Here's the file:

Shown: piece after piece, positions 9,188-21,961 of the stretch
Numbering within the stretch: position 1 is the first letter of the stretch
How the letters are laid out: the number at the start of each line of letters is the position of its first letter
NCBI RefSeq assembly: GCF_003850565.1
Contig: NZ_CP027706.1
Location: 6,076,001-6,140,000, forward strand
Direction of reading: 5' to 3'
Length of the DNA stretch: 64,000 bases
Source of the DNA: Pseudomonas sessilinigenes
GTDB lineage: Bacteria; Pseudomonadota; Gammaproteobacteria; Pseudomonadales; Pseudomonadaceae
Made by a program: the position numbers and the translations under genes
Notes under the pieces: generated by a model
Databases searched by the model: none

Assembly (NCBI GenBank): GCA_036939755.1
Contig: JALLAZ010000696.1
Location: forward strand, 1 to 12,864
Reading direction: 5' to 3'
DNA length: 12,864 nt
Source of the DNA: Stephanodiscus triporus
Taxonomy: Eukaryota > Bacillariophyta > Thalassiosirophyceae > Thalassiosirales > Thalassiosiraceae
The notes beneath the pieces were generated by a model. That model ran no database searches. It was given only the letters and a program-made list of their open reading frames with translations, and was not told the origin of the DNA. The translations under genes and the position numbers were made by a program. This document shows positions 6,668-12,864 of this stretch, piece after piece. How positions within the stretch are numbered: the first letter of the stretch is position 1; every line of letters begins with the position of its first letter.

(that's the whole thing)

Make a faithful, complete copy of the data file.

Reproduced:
Shown: piece after piece, positions 9,188-21,961 of the stretch
Numbering within the stretch: position 1 is the first letter of the stretch
How the letters are laid out: the number at the start of each line of letters is the position of its first letter
NCBI RefSeq assembly: GCF_003850565.1
Contig: NZ_CP027706.1
Location: 6,076,001-6,140,000, forward strand
Direction of reading: 5' to 3'
Length of the DNA stretch: 64,000 bases
Source of the DNA: Pseudomonas sessilinigenes
GTDB lineage: Bacteria; Pseudomonadota; Gammaproteobacteria; Pseudomonadales; Pseudomonadaceae
Made by a program: the position numbers and the translations under genes
Notes under the pieces: generated by a model
Databases searched by the model: none

Assembly (NCBI GenBank): GCA_036939755.1
Contig: JALLAZ010000696.1
Location: forward strand, 1 to 12,864
Reading direction: 5' to 3'
DNA length: 12,864 nt
Source of the DNA: Stephanodiscus triporus
Taxonomy: Eukaryota > Bacillariophyta > Thalassiosirophyceae > Thalassiosirales > Thalassiosiraceae
The notes beneath the pieces were generated by a model. That model ran no database searches. It was given only the letters and a program-made list of their open reading frames with translations, and was not told the origin of the DNA. The translations under genes and the position numbers were made by a program. This document shows positions 6,668-12,864 of this stretch, piece after piece. How positions within the stretch are numbered: the first letter of the stretch is position 1; every line of letters begins with the position of its first letter.